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  8. Love it! You could totally make your own version.

    I like peasant blouses (though I don't actually have any), but then innate a thing for 70s patterns at the best of times...

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  9. Emphatic yea!

    Yeah, it can be done wrong, just like anything else can, but mostly, I'm all for it. Of course, I'm sort of obsessed with this Louella Ballerino dress right now, so I might be biased.

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  10. I do like the peasant look, but with a well blessed chest it's a no go style for me. I'd love to make the Vintage Vogue re-issue as it looks so elegant. I say go fot it girl, you always rock what you sew!

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  12. Gertie - for the blousey-top part of the dress there's these 3-styles from LEKO (LEKALA) patterns that might work.
    Your can download a FREE PDF of a fixed sample-size in all their patterns (it's equivalent to a Burda 36 or a McCalls/Butterick/Simplicity/Vogue size 10 I believe) I believe). Or for the rest of May '11 you can download for free the equivalent of a Burda size 44 for all their Women's patterns too (they also will for a fee make a pattern based on your custom size too):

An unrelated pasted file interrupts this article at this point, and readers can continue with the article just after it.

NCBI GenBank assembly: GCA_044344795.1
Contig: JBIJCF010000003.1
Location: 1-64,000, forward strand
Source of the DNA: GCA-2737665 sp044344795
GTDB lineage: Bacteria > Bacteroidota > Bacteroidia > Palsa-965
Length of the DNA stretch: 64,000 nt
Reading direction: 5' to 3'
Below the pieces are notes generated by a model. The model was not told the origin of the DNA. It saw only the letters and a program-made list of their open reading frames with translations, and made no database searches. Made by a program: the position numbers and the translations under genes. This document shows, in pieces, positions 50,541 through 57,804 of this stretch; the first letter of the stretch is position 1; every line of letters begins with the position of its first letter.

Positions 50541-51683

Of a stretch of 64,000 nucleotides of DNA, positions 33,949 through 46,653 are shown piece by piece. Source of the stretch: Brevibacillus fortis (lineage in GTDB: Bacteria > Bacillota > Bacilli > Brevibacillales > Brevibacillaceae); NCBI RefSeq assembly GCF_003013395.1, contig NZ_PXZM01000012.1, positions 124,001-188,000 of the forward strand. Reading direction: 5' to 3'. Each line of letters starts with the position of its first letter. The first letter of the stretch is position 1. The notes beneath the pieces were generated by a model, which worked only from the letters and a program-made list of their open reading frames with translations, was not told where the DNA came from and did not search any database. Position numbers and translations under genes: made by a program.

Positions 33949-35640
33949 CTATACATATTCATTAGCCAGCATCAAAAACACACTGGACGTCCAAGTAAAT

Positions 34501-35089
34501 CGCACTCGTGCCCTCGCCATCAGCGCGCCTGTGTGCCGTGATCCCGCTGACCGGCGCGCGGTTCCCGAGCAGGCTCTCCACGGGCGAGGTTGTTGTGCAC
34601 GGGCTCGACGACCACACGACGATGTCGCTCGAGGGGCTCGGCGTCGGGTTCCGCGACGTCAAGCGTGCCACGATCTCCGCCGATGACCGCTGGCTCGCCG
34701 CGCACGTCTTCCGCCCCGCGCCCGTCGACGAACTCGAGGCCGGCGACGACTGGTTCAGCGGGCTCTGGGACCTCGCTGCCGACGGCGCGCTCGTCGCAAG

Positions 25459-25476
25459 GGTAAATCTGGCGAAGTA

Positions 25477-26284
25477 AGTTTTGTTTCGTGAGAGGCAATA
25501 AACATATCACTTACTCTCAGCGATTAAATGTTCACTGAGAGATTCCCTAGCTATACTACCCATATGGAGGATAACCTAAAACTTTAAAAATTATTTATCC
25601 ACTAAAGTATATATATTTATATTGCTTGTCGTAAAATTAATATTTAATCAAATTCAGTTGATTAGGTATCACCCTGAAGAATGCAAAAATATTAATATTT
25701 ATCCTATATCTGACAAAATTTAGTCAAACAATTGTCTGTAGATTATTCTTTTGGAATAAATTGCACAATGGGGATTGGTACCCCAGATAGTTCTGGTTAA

(1) Blouse 5418 (halfway down this page) Pic of 5148
    (2) Blouse 5095, Pic of 5095
    (3) Blouse 5473 (halfway down this page, Pic of 5473

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  13. I like the more modern versions of this sort of blouse pattern, they aren't quite so full. But that first pattern feels a little incongruous to me.

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  14. Imagine my surprise when I saw this pattern. My Aunt made this dress for my older cousin in a yellow tone-on-tone embroidered lawn way back when. It came down to me several years later (when styles had changed to sheath type dresses) and I remember wearing it to a formal family dinner. i felt like a princess. Good times. I think it would be a great addition to your wardrobe. With your skills, not too much of a stretch I think.

    The peasant look. Nice summer style, if it is not too blousy at the neckline. Then if feels rather maternity-ish-1970's. Subtle embroidery or trims update and personalize the look. Just avoid the bell bottom trousers.......